STUTTERING (DYSFLUENCY) DISORDER
What is a Stuttering (Dysfluency) disorder?
Simply stated, stuttering is a disorder that is characterized by an abnormal disruption in the flow of speech. In professional terms, stuttering is also referred to as “dysfluency”. It typically begins in childhood and may be short-term or may last a lifetime. It typically starts between the ages of 2-5 years, and is much more common in boys. Stuttering also tends to run in families. Although the cause is not completely known, recent research has indicated a genetic component to the cause. Certain stressful situations/interactions can exacerbate stuttering. However, it is very important to understand that stuttering is NOT a psychological or anxiety disorder. People don’t stutter because they are nervous – they are nervous because they stutter. The severity of stuttering may vary significantly from day to day, week to week, or in different situations. Since some types of disruptions in the flow of speech are considered normal, it is important to have a speech-language pathologist conduct a thorough evaluation to determine the presence/absence of a stuttering disorder, and make recommendations based on the results of the evaluation.
What to watch out for:
- Family history of stuttering (parents, grandparents, aunts, uncles, cousins)
- Stuttering has lasted six months or longer
- Others (family members, friends, teachers) have brought speech difficulty to parent’s and/or child’s attention
- Repeats the first sound of the word (“p..p..puppy”), part of the word (“pu..pu..puppy”), repeats the whole word (“puppy, puppy, puppy”), or repeats a phrase (“I want, I want, I want, I want to go to the store”)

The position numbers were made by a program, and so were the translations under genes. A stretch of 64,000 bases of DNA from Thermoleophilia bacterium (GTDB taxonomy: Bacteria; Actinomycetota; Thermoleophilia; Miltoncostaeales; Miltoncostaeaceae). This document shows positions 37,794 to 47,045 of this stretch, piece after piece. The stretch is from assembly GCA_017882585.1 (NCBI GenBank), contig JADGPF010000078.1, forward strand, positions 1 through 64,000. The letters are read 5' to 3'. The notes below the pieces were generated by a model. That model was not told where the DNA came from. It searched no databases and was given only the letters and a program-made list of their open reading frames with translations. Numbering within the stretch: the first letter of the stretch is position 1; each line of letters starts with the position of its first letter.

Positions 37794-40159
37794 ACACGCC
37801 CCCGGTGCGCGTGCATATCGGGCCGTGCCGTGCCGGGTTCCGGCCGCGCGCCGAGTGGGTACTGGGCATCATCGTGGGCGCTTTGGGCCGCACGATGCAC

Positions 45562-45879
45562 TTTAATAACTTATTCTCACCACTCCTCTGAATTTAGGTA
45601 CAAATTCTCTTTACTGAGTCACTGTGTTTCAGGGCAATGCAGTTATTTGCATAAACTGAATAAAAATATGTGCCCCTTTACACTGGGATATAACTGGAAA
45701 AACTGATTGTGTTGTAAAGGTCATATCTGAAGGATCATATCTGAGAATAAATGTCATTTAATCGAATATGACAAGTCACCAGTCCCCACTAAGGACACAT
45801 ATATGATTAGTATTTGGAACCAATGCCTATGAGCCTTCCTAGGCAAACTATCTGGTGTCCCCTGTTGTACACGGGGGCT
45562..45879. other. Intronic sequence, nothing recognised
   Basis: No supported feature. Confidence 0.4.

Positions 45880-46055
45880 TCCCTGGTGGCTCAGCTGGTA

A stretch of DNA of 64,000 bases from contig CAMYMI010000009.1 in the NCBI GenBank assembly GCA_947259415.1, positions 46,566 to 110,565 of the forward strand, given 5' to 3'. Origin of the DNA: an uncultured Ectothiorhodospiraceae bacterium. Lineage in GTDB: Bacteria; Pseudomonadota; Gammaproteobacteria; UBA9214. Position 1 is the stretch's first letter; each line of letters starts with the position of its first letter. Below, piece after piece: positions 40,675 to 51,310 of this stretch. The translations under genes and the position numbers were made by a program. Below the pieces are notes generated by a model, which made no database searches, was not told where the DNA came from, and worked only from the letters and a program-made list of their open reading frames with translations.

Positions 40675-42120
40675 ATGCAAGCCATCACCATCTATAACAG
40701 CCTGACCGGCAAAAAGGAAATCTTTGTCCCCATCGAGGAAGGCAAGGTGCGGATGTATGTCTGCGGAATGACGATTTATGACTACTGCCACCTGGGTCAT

- Stretches out a sound/word (“I waaaaaaaant to go to the store”, or (“ssssssssssoccer”)
- Seems to be holding his/her breath between words
- Unusual movements of body/face when speaking (jaw open, holding lips together, eye blinking/closing, turning of head, shrugging shoulders, etc.)
- Less willing to talk; child/adult/family has strong concerns or fears about stuttering
- Child/adult has been teased about his/her speech
- Child/adult has any of above characteristics and also has difficulty organizing his/her thoughts when telling a story (i.e. something that happened at school, a movie, etc.) and says “um, uh” a lot, or will say “oh, never mind” or “oh, forget it”
How can Stuttering (Dysfluency) be helped?
Therapy techniques vary depending on the age of person and the stuttering severity. However, therapy typically involves identifying where the disruption of flow occurs (lips, tongue, vocal folds, breathing, etc), and then restoring the flow by releasing the tension of the speech muscles where the tension occurs. If necessary, therapy also focuses on eliminating unnecessary body/facial movements that can occur with stuttering. Discussions/informal counseling about fear, self-image, and self-confidence as they relate to stuttering, are addressed as needed. Similar to therapy for other speech disorders, easier goals are addressed before those that may be more challenging. For children, parental education and involvement is a key component in providing support and promoting fluent speech outside of the therapy setting. The goal of therapy is to learn pro-active techniques which result in more fluent speech, and create a sense of empowerment and control over this disorder.